As protests once again surface in Iran, the statements of its leaders have become impossible to reconcile with their actions.
Amid comparisons of the Egyptian revolution to Iran in 1979 - which were always something of a stretch - Ayatollah Ali Khamenei gave a sermon a few weeks ago calling on Egyptians to rise against a "traitor dictator", the former president Hosni Mubarak. "The enemy is using its security forces against you in order to put fear and intimidation in your hearts," Mr Khamenei said.
One wonders if Mr Khamenei saw the irony in his words. Under his watchful eye in 2009, thousands of military and state police suppressed members of the Green Movement following President Mahmoud Ahmadinejad's controversial re-election. The arrests, indefinite detainments and allegations of torture that emerged revealed how far the stated aspirations of 1979 had fallen under the heel of the regime.
As the events of 25 Bahman (February 14 on the Iranian calendar) show, the opposition's anger remains strong, as does the regime's anxiety. Basij militia and local police forces were deployed to monitor protests, with demonstrations spanning the city of Rasht in the northwest to Shiraz in the southeast. Chants against Mr Khamenei clearly did not place him in the revolutionary camp: "Mubarak! Ben Ali! Nobateh Sayyid Ali!" ("Mubarak, Ben Ali, now it's time for Sayyid Ali!").
Rather than answer grievances, Tehran fell back on its old coercive tactics. The government deployed security forces, twisted the local media to portray demonstrators as a small group of seditious troublemakers and suppressed communications. The opposition leaders Mehdi Karroubi and Mir Hossein Mousavi were again placed under house arrest, with pro-government politicians calling for their execution. Internet and cell phone communication were also drastically curtailed.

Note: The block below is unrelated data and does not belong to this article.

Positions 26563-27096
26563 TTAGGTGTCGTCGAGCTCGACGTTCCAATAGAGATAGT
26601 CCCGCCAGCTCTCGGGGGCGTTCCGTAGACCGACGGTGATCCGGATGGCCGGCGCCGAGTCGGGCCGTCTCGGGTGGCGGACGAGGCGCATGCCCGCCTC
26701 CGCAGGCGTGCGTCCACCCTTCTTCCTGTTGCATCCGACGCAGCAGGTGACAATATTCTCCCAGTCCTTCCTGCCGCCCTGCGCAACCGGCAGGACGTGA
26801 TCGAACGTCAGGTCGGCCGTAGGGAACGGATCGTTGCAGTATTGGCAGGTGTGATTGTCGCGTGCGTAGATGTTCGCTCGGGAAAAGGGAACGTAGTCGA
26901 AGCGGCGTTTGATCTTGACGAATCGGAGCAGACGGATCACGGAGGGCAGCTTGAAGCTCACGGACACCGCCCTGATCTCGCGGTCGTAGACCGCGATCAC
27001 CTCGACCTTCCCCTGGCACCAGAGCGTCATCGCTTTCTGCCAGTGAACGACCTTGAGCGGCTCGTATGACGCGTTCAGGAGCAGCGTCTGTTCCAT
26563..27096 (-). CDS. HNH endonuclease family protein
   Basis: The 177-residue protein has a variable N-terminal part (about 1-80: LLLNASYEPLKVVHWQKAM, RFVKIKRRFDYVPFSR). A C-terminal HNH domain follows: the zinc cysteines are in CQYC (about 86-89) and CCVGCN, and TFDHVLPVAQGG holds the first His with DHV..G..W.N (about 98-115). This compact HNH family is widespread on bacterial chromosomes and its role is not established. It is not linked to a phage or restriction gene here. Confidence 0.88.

The regime's response has differed little from previous demonstrations, but it does nothing to address the demands that spurred the last round of violence. The Greens may have been crushed, but they have not been placated. Recent economic reforms seem to have made little impact on the frustrations of so many.
If Egypt and Tunisia have proven anything, it is that currents of change cannot be trodden underfoot forever. The regime's leaders may still pay lip service to a revolutionary line, but they seem to have forgotten that real grievances and an oppressive regime were the spark of 1979.